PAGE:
In the UK, the educational failure of Black and Ethnic Minority young people, is largely blamed not on systemic racism, but on a lack of ‘role models’. Multiple initiatives exist to diversify the teaching workforce justified on the basis of the need to provide more role models to inspire young people. These initiatives contain naïve assumptions of culture matching, and gender matching. They simplify the relationships between teachers and students to ones of mimicry and ignore the experiences of the teachers involved. A new study by Patricia Alexander (pictured), focuses on teachers’ experiences. In this post I summarise what she found when she spoke to Black and Ethnic Minority teachers who identify as role models.
Posts Tagged ‘Stuart Hall’
We are now coming to the end of the reality TV series Tough Young Teachers. This show, screened by UK publicly-funded youth channel BBC Three, focuses on the lives of six beginning teachers in ‘challenging’ London schools. We see these new teachers taking their first lessons. We hear their frustrations and their triumphs. We follow their progress through the ups and downs of the year. This makes good television, as the number of excited tweets each week using #ToughYoungTeachers indicates. However, among the enthusiasm is a strand of critique and concern coordinated by TeacherROAR, for the show focuses not on any first year teachers but on those who enter teaching through a relatively small but rapidly expanding route into teaching: Teach First. Politically popular with both the Labour party and the Conservatives, Teach First brings many fantastic – mostly young – people into teaching. So why the resistance? While Michael Gove may see this as yet more evidence that many teachers are leftie ‘enemies of promise’ more interested in ideology than in supporting young people, in this post Heather shows why we really should be concerned about Teach First and its celebrity teachers.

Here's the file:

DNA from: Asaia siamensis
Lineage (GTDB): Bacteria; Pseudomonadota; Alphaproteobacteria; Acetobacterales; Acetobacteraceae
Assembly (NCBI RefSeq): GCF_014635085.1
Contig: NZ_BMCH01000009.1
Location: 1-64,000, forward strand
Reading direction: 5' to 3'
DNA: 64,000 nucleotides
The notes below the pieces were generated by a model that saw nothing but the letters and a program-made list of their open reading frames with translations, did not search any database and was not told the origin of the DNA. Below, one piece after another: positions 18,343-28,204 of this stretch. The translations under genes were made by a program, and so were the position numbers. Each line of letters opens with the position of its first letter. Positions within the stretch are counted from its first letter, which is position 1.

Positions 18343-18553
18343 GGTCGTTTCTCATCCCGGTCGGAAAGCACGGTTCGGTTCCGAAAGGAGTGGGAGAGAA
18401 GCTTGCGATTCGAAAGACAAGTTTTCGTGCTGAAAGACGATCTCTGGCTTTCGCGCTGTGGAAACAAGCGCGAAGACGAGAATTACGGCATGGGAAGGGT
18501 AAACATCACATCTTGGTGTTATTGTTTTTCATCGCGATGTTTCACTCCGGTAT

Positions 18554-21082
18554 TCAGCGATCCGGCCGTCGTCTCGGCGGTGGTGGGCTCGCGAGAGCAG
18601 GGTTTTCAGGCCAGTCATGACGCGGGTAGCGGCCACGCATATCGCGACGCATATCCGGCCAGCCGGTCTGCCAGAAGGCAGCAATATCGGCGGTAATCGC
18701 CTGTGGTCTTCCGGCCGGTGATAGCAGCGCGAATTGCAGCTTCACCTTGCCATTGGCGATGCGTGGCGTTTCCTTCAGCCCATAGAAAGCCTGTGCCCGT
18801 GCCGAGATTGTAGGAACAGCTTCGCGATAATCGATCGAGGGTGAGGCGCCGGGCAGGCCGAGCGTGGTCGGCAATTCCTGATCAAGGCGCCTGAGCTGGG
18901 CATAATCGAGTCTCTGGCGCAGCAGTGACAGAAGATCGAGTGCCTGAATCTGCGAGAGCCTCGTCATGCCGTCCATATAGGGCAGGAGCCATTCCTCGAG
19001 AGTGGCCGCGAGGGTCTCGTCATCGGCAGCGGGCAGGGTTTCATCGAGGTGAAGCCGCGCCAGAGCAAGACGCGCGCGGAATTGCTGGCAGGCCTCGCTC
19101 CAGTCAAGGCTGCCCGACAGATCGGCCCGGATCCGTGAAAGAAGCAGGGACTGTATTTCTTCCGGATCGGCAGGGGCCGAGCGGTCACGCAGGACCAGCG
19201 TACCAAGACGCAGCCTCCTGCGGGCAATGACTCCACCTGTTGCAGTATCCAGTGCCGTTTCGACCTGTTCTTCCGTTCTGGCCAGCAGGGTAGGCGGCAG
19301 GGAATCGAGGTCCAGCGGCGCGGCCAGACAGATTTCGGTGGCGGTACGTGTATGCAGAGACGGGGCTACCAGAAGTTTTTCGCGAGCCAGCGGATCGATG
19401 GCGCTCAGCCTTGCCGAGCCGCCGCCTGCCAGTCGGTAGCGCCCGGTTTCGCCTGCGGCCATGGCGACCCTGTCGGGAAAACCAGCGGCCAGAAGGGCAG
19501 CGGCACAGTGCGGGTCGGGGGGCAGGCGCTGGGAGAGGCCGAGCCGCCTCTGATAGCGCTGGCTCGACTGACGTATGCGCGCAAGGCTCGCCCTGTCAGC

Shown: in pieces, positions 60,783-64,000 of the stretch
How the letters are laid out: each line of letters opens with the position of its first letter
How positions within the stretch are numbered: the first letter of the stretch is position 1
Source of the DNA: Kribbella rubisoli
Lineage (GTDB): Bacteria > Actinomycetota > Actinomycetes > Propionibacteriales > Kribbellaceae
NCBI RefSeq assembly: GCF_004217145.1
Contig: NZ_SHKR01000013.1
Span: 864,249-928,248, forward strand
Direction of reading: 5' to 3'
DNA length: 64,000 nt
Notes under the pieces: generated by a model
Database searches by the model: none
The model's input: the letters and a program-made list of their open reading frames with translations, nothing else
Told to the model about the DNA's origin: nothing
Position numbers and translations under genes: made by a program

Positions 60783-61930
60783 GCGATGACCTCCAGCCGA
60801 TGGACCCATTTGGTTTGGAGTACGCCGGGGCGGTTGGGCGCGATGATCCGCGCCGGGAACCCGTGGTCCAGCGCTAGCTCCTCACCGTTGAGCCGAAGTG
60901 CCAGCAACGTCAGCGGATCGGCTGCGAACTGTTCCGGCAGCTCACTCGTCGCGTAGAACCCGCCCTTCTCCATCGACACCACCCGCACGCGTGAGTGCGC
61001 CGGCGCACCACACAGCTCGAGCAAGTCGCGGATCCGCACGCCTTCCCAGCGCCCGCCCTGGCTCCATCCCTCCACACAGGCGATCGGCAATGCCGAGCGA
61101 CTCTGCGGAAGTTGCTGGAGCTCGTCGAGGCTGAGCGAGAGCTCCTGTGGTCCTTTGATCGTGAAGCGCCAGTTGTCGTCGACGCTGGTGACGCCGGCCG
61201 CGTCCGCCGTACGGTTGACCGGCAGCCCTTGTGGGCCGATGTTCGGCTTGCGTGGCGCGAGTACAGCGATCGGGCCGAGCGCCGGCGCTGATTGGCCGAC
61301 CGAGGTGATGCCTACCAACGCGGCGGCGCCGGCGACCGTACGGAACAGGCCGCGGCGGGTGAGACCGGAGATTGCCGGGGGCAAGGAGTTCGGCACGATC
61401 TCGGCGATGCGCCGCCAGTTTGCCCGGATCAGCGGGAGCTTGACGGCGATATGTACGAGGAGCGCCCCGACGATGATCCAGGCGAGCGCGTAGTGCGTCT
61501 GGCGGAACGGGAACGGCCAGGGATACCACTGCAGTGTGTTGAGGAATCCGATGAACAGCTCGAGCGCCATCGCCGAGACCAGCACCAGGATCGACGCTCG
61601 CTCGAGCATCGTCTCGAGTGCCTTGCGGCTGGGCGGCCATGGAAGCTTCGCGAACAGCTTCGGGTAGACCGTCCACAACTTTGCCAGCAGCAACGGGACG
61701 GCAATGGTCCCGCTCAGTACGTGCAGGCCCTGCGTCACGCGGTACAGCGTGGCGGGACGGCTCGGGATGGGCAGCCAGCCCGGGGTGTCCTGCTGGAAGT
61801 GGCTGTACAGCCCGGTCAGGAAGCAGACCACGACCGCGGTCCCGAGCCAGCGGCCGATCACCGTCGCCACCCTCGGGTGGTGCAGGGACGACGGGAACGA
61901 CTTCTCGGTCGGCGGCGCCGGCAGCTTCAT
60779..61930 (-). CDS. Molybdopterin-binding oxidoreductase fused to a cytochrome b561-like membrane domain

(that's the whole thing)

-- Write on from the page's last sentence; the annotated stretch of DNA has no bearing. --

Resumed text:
Recently we’ve been thinking a lot about writing. We’ve just began working on our very first paper from the project (it’s looking at the role of ‘hard work’ in young people’s talk about celebrity). But writing goes beyond formal academic publications: this is the first research study where we’ve been writing in public via this blog almost from day one, whether collecting together our first impressions from the group interviews, describing our methodology in action, or beginning to look at patterns in our data. We’ve also had a chance to reflect on how this ‘faster’ form of academic communication is changing our scholarship. This all got us round to sharing our favourite quotations about writing and in this blog we share these words from bell hooks, Audre Lorde, Stuart Hall and Ole Skovesmose.